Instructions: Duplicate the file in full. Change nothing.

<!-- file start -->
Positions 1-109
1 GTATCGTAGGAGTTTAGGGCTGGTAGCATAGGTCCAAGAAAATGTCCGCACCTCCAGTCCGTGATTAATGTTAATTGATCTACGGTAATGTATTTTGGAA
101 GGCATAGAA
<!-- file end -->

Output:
Positions 1-109
1 GTATCGTAGGAGTTTAGGGCTGGTAGCATAGGTCCAAGAAAATGTCCGCACCTCCAGTCCGTGATTAATGTTAATTGATCTACGGTAATGTATTTTGGAA
101 GGCATAGAA